EPISODE 1: “Normal is the Watchword”
Damn, talk about a cliffhanger.
The bus crash is a thrilling end to the episode and an exciting kick off to season two, but it’s too bad that the preceding 40 minutes are fairly average. Yes, it’s difficult to follow up a masterpiece like “Leave It to Beaver”, but “Normal is the Watchword” feels like a two hour premiere that had to be cut in half. It’s chaotic, and not in a good way; the writers accomplish their goal of rushing through exposition and throwing us back into the action, but as a result, the fallout over last season’s resolution fails to make as big of an impact as it could have. In addition, the flashback overload is nifty at first, but it brings diminishing returns as the episode progresses, and that plus a bland case of the week makes for a subpar Veronica Mars premiere.
Like with all episodes of the show, however, there’s still quite a bit to like. There are interesting ideas about attempting to find normalcy and about how relationships change as your worldview changes, and Logan still remains a fascinating character to watch. Dohring’s performance–along with the writing–finds an excellent balance for the guy, as although we recognize that he’s in a shitty situation, we definitely can’t let him off the hook for his actions. Impressive characterization, as always.
EPISODE 2: “Driver Ed”
This is a better and more focused episode, and it revolves around the fallout of the bus crash for Jessie Doyle, the daughter of the bus driver. As people like Lamb are running around trying to find a scapegoat to destroy, here’s a daughter who simply wants to understand what happened, who wants to find the truth. It’s clear that Keith and Veronica connect to that desire–given the beating they took from the media during the Lilly Kane case–and Enrico Colantoni is once again fantastic throughout the episode; the highlight is the scene in which he sees Jessie being ignored by Lamb, and you can see the decision click for him in his mind.
Elsewhere, it’s nice to see Wallace on a case by himself! I don’t really like Jackie, but I suppose that’s the point; I’m wondering if the show will start to explore a rift between Veronica and Wallace this season.
-New credits, and new regulars: Ryan Hansen as Dick Casablancas and Kyle Gallner as Cassidy, both of whom we’ve seen before. Looks like they’ll have expanded roles this season.
-I predicted Logan and was correct, but I can see the argument for Veronica thinking it was Duncan at first. Whatever the case, I kind of wish it was Vinnie Van Lowe.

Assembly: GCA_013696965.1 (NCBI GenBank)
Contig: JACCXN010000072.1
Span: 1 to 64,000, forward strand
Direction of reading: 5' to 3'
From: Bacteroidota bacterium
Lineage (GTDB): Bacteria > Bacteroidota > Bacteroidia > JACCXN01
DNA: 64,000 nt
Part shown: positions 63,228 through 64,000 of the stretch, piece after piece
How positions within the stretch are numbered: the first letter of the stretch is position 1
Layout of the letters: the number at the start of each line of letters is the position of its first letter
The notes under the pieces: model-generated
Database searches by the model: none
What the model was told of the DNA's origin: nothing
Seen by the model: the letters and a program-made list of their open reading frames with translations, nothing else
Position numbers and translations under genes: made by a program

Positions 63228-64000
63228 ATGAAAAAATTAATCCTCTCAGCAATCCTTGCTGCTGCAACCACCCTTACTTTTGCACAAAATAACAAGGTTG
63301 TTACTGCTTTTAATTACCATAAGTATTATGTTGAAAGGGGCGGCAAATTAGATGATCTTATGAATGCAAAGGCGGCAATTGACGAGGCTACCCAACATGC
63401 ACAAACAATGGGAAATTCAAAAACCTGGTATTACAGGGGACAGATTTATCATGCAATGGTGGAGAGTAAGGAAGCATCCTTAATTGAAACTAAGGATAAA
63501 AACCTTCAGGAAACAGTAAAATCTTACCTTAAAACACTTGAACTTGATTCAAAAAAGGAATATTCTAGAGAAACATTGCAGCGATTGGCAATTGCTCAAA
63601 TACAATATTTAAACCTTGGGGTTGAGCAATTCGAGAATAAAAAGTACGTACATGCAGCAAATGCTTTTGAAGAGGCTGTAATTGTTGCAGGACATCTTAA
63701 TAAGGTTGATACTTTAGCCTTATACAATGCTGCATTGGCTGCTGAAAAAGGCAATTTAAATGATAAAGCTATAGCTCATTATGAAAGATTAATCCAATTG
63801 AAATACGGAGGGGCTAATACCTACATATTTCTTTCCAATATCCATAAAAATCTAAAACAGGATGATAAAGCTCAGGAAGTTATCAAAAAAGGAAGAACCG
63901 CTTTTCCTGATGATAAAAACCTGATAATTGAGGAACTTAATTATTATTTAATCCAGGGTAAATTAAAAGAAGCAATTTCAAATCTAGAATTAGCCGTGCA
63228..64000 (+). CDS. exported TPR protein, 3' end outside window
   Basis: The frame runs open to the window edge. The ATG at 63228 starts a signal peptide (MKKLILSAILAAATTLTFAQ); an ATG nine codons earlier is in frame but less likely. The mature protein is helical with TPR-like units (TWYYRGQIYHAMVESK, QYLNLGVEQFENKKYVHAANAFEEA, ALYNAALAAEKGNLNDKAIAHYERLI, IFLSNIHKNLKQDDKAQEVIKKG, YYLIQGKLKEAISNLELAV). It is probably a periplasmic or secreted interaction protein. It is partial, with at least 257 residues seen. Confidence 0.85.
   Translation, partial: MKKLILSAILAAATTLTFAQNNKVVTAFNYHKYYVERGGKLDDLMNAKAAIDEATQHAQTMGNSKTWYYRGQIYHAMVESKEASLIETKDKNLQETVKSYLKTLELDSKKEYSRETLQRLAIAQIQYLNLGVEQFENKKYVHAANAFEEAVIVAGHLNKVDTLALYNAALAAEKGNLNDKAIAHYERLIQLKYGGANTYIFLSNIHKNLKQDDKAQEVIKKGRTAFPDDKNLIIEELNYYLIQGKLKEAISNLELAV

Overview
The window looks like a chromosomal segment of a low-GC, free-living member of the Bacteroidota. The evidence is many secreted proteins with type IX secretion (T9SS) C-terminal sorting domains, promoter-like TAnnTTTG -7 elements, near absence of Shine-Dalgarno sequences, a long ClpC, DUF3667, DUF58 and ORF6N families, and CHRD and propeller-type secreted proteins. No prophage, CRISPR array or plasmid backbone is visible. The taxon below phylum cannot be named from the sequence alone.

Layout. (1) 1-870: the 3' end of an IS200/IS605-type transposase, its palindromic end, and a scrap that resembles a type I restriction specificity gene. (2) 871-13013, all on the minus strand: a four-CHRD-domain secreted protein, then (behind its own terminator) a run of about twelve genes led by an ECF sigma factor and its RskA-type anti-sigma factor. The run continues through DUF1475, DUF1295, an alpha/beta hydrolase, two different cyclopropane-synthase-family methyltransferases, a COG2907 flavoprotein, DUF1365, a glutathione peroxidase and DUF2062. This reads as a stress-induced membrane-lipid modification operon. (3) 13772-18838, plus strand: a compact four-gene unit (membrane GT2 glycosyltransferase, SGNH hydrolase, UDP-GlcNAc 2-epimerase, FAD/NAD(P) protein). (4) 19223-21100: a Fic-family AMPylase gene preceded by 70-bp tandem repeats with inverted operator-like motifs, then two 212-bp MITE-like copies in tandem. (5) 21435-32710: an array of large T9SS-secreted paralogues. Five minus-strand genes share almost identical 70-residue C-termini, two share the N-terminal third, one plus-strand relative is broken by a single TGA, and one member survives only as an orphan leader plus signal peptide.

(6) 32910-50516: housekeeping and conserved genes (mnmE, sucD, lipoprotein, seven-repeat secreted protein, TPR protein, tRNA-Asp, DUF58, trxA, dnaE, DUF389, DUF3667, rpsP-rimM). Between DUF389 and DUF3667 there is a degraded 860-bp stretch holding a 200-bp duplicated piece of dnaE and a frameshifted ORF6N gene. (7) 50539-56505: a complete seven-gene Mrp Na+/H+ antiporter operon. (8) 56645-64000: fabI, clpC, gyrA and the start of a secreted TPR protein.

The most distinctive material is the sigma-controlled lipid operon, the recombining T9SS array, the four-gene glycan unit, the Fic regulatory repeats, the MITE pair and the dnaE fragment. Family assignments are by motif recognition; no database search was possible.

-Van Clemmons had sex once, and he now has a son.
-Veronica hallucinates Lilly in the premiere, and the hallucination leads her to Weevil. Definitely indicates the lingering effects of the Lilly case, which I assume will still reverberate throughout the season.
-Charisma Carpenter, Buffy/Angel alum, shows up as Kendall Casablancas. That reminds me: I need to watch Buffy. Also, Steve Guttenberg shows up as Woody Goodman.
– “Tweaking you own nipples can sometimes work.” I missed you, Keith Mars. One thing’s for sure: putting Wallace, Keith, and Veronica in a room together is always going to lead to a sweet/funny/fantastic scene.
-The Meg about face is a bit jarring here, but I do like her character and hope we get a good storyline for her, now that we know she’s alive.
– “I should go. My dad is probably watching us through a telescope.” “Then he’s probably impressed with your virtue.” “And that telescope is mounted on a rifle.”
-Pretty soon, everyone in this show is going to start pairing up and having sex at the same hotel.
-Great work by Ari Graynor (aka Rachel Dunham from Fringe) in the second episode, especially during those scenes with Jessie’s brother.
-Sheriff Lamb: What are you up to, Veronica?
Veronica: Last question, actually. ‘Why do you want this position?’ Honestly — and really, tell me the truth — how much of an asskiss would I be if I admit it’s to be close to you? Seriously, why do birds suddenly appear every time you’re near?
– “You’re a macchiato!”
Photo credit: CW/UPN, Veronica Mars